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23
Nov

Government announces plans to boost NHS infection control


Health Secretary Jeremy Hunt has launched new plans to reduce infections in the NHS. He announced government plans to halve the number of gram-negative bloodstream infections by 2020 at an infection control summit.

E. coli infections – which represent 65% of gram-negative infections – killed more than 5,500 NHS patients last year and are set to cost the NHS £2.3 billion by 2018. There is also large variation in hospital infection rates, with the worst performers having more than five times the number of cases than the best performing hospitals.

Infection rates can be cut with better hygiene and improved patient care in hospitals, surgeries and care homes, such as ensuring staff, patients and visitors regularly wash their hands.

These new plans build on the progress made in infection control since 2010 – the number of MRSA cases has been reduced by 57% and C. difficile by 45%.

Jeremy Hunt said “The NHS can rightly be proud that in the last 6 years we’ve reduced the number of MRSA cases by 57% and C. difficile by 45%. These aren’t abstract numbers – they show that we have prevented the needless suffering – sometimes fatal suffering – of over 60,000 people in that period. Because every avoidable infection also has a financial cost, we know that progress has also saved the NHS over half a billion pounds.”

The government’s plans to prevent NHS infections include allocating more money for hospitals making the most progress in reducing infection rates with a new £45 million quality premium. Independent Care Quality Commission (CQC) inspections will focus on infection prevention based on E. coli rates in hospitals and in the community, and take action against poor performers. The NHS will need to publish staff hand hygiene indicators for the first time and display E. coli rates on wards, making them visible to patients and visitors in the same way that MRSA and C. difficile are currently. Training and information sharing will be improved so NHS staff can learn from the best in cutting infection rates and a new national infection lead, Dr Ruth May, has been appointed.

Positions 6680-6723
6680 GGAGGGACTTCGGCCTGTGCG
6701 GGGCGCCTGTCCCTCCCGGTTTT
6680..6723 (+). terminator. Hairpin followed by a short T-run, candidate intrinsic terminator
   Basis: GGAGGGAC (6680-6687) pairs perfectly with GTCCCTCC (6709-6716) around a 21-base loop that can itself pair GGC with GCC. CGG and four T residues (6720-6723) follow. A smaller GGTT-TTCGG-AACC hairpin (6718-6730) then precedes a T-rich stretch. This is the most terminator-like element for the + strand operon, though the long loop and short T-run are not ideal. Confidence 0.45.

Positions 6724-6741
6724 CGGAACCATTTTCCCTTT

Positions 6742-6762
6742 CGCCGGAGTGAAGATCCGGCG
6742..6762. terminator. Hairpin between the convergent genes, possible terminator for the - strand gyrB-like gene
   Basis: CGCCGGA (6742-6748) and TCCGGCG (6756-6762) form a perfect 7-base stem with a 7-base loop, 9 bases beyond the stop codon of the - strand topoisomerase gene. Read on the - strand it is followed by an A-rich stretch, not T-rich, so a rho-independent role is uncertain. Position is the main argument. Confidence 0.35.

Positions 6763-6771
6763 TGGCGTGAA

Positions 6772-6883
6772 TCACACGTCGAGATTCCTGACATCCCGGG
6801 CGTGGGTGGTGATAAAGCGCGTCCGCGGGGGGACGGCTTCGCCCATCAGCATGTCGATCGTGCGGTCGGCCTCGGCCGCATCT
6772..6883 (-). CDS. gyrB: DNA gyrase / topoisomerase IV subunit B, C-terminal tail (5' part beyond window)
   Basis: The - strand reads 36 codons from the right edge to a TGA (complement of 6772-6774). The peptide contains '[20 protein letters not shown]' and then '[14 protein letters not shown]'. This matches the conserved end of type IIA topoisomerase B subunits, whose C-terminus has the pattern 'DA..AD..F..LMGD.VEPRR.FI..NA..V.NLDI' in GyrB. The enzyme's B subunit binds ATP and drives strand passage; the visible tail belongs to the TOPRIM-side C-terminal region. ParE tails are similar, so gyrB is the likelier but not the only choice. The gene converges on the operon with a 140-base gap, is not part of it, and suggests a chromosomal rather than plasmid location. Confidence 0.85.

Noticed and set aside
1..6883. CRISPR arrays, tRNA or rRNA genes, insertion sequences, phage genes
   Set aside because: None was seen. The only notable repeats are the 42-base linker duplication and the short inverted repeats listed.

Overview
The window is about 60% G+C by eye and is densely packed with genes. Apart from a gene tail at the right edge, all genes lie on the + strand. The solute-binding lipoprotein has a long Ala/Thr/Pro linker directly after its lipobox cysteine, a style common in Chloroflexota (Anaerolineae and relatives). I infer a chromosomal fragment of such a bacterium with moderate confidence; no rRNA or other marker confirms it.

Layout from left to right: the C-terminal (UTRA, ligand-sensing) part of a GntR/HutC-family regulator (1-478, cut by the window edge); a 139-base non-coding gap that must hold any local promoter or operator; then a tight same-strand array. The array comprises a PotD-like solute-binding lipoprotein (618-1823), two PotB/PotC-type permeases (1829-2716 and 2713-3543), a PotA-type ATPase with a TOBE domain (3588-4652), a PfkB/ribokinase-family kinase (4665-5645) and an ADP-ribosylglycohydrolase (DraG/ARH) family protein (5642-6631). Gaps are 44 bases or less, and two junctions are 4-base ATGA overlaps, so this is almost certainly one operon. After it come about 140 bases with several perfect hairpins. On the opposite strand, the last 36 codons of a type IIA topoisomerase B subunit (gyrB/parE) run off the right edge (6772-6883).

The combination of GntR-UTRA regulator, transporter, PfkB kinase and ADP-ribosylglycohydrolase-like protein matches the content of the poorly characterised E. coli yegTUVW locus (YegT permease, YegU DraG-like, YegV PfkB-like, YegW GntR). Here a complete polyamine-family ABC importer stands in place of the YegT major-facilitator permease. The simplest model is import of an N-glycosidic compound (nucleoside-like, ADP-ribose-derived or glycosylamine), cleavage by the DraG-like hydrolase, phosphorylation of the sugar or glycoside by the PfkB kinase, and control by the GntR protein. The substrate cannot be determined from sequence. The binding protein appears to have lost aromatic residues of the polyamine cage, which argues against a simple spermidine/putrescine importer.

Dr May said: “This is a clear plan to achieve real change across the NHS focusing on a combination of strict oversight from the CQC and the collection, publication and intelligent use of data which will ensure organisations improve infection control and help us to make sure poor performers get the support they need to improve quickly.”

The Government has also announced the 'Getting It Right First Time Programme' that will focus on cutting infection rates resulting from surgery amid plans to encourage better use of antibiotics as part of a broader commitment to tackle antimicrobial resistance.

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